Are you required to have an interlock or blow and go device on your car? Depending on the circumstances, you may be able to have it removed. The following is presented as a guide but would encourage you to contact our office to see if you can have the device removed.
To be eligible to have the device taken off, it must have been installed as a requirement of the Erin Swezey Act. If the device is on your car due to a court order or condition of probation through your criminal case, you probably are not eligible to have it removed.
The Erin Swezey Act required people to have an interlock on their car after they served their revocation period. Thus, if you reinstated your license and DPS required you to install an ignition interlock device as a condition of reinstatement for a period of 18 months, four years or five years, then you probably are eligible to take it off. This also applies if you haven’t reinstated yet but they are telling you that you have to do it to reinstate.
In 2019, the Oklahoma Legislature passed Senate Bill 712 which did away with the additional INTERLOCK requirement under the Erin Swezey Act, or so we thought. This new law went into effect November 1, 2019. Although the new law removed the additional Erin Swezey interlock requirements, DPS took the position that the previous language still applied to individuals who were revoked prior to the new law going into effect on November 1, 2019. Accordingly, persons who sought reinstatement after November 1, 2019 were still being required by DPS to do the additional interlock requirements, even though it was no longer the law.
In December 2019, the Hunsucker Legal Group, filed the first of a number of lawsuits in numerous counties challenging DPS’s position that the law still applied to those revoked before the new law took effect. The Courts’ ruled in our client’s favor finding that the law that is in effect at the time the person seeks reinstatement is the law that controls.
In early February 2020, DPS contacted the Hunsucker Legal Group informing us that DPS was not going to appeal our successful lower court decisions to the Oklahoma Supreme Court and was no longer going to enforce the additional interlock requirements.
So, who does this affect? Anyone who was revoked prior to November 1, 2019 will be able to reinstate without having to do the additional Erin Swezey interlock requirement. Additionally, anyone who had previously reinstated and DPS informed them they had the additional 18 months, 4 years, or 5 years of interlock may now have DPS issue them a new license without the interlock restriction and have the interlock removed from their vehicle. Simply call DPS at (405) 425-2059 to inquire about getting the new license without the restriction and having the device removed. If you have any difficulty, contact our office for assistance.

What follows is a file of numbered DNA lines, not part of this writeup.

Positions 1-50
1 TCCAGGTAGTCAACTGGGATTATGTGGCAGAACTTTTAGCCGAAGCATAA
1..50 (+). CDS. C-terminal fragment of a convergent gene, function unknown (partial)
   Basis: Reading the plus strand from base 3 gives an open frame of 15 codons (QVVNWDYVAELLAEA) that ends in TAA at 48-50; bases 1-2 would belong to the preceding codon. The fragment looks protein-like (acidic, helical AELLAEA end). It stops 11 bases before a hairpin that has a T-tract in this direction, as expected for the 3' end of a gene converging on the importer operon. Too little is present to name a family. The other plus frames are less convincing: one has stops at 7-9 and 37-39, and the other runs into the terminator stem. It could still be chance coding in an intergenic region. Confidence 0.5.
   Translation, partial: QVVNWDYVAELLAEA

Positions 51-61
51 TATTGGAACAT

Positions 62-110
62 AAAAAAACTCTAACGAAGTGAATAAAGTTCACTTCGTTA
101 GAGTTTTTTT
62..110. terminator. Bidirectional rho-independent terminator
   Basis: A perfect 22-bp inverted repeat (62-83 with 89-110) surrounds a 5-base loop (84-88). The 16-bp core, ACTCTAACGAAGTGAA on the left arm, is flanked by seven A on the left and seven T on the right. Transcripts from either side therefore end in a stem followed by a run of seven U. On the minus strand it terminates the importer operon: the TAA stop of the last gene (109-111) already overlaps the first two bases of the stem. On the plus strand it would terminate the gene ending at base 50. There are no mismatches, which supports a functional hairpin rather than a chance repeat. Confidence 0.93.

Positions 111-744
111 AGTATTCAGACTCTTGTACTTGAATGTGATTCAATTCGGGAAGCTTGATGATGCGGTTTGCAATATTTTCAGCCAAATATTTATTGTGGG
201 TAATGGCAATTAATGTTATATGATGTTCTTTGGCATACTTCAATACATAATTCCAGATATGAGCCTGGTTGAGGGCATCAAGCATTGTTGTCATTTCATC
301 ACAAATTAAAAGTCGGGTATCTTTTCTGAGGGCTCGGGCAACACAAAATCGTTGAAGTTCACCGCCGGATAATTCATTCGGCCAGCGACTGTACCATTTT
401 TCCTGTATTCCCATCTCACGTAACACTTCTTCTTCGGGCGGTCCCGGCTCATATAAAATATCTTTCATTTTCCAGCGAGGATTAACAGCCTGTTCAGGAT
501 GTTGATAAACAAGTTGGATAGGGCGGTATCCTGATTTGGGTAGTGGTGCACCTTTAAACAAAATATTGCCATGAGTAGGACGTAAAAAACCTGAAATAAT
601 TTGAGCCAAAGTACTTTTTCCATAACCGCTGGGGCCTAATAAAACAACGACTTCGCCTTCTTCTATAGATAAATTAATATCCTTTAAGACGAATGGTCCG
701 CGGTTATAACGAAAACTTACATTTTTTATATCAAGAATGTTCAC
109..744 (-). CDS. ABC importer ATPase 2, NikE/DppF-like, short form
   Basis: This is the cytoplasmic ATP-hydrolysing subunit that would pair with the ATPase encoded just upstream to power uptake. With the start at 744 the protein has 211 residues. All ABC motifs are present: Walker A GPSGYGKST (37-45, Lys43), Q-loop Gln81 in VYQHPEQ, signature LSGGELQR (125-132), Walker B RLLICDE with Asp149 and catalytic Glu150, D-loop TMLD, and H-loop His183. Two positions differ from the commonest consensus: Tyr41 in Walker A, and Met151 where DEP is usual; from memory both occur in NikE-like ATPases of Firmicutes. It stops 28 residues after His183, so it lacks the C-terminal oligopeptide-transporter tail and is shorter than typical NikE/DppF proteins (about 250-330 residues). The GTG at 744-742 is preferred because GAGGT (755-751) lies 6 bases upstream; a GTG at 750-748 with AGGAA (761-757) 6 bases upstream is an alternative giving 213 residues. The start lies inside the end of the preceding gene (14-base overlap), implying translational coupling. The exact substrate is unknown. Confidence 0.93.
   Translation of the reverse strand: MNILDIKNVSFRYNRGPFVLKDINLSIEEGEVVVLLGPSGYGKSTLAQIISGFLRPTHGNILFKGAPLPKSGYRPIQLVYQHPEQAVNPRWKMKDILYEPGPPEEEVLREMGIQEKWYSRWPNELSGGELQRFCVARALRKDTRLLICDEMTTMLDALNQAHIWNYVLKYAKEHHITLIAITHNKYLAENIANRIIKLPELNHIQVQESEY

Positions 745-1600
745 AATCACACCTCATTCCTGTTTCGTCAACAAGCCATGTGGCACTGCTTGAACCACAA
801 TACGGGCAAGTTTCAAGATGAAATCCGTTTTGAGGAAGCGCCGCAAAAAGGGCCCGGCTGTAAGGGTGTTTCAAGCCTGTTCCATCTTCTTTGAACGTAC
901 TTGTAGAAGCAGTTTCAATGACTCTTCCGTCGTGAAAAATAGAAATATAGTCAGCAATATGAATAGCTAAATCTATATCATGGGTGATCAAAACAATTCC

History of the Erin Swezey Act
In the early morning hours of Saturday, April 4, 2009, 20 year old college student Erin Elizabeth Swezey was headed east on the Kilpatrick turnpike in Oklahoma City when she was hit head on by a drunk driver. Ms. Swezey died as a result of the accident.
As a result of her death, Senator Clarke Jolley from Edmond, Oklahoma introduced Senate Bill 529 at the request of Erin’s parents, during the first session of the 53rd Oklahoma Legislature. On May 26, 2011, Governor Mary Fallin signed the bill into law.1 The law went into effect November 1, 2011.
One of the provisions of the new law was that it required the Oklahoma Department of Public Safety (DPS) to require the installation of an ignition interlock device (INTERLOCK) for certain periods of time following the period of mandatory revocation for a revocation for Driving Under the Influence or being in Actual Physical Control (DUI/APC).
For a first time revocation, if the driver refused to submit to the state’s breath or blood test or had a BAC of fifteen-hundredths (.15) or more, the individual was required to have an INTERLOCK installed for a period of one and one-half (1 ½) years following the mandatory revocation period. The mandatory period for a first revocation is one-hundred eighty (180) days. This meant that with a modification the individual was facing two years of installation of an INTERLOCK.
For a second revocation, the individual was required to have an INTERLOCK installed for a period four (4) years following the mandatory period revocation. The mandatory period for a second revocation within 10 years of the commencement of a prior revocation is one year. This meant that with a modification the individual was facing a total of five years of installation of an INTERLOCK.
For a third or subsequent revocation within 10 years of the commencement of a prior revocation, the individual was required to have the interlock installed for an additional five (5) year period following the mandatory period of revocation. This meant that with a modification the individual was facing a total of eight years of installation of an INTERLOCK.
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